NEW YORK (TheStreet) -- For the consumer goods sector, 2012 will be about how some companies handle breaking apart and how they perform after they split.
Some of the breakups this year include Kraft Foods (KFT), Sara Lee (SLE) and Ralcorp (RAH). Look for Ralcorp's and Sara Lee's breakups to be completed toward the beginning of 2012, with Kraft's split taking place before the end of the year.
Investors seem to be searching for more pure plays in this sector rather than widely diversified companies, according to Scott Rostan, founder of Training the Street. The advantage for people who invest in these split-up companies is that they can hone in their focus on the markets and deal with less baggage.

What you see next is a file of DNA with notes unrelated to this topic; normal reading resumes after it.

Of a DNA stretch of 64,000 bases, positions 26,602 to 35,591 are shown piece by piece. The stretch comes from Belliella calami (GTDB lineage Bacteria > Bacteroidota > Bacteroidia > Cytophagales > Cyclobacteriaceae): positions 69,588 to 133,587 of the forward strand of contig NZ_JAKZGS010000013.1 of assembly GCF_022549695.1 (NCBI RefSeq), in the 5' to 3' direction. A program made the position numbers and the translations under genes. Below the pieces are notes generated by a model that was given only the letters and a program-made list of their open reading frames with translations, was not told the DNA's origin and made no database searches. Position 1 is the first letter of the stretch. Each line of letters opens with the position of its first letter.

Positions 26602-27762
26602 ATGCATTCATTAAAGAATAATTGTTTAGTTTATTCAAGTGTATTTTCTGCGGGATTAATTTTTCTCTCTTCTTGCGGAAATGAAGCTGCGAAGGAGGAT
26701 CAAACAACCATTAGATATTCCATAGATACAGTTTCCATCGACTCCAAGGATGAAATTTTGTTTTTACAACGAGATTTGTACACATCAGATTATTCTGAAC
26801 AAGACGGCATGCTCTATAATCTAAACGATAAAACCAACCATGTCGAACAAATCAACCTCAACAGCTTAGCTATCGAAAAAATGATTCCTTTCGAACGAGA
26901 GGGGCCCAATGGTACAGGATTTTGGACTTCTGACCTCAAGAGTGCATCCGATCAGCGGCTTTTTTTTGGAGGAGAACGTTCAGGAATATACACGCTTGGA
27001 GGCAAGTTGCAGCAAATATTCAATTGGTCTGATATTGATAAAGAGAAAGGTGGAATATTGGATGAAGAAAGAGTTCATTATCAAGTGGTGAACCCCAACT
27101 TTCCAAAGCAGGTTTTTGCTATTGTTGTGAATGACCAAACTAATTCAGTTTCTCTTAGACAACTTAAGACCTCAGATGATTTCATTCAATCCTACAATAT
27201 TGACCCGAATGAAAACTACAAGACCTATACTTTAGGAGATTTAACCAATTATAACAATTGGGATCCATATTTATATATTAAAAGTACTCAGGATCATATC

In the case of Sara Lee, the split involves separating the North American retail and food service businesses, which include brands such as Jimmy Dean, Ball Park and Sara Lee itself, from the company's international beverage and bakery business, which includes Senseo and Maison du Café. The North American food business had $4.1 billion in revenue in fiscal 2010; the international business reported $4.6 billion in the same time period.The company's inability to leverage its scale because several products were being sold to different consumers helped to necessitate Sara Lee's split, explained Morningstar analyst Erin Lash. Lash has an $18 fair value on the stock and three-star rating on the company. The average analyst target price for Sara Lee is $19.67 with the majority of the 14 analysts who cover it (eight) saying it's a hold. TheStreet Ratings gives Sara Lee a B-; it is a buy with a price target of $24.10. Shares of Sara Lee increased 8% in 2011. Ralcorp will be spinning out its Post cereal business; the move is expected to be completed by the end of January. In this deal, Ralcorp will get about $900 million from Post. Ralcorp has incurred about $2.8 million in costs trying to separate out Post, the company said in its fourth-quarter earnings. Sales volumes of almost all of the Post brands were down in the fourth quarter except Great Grains, which had an increase of 26%. These cereals had $232.8 million in net sales volume in the fourth quarter, a 2% reduction.
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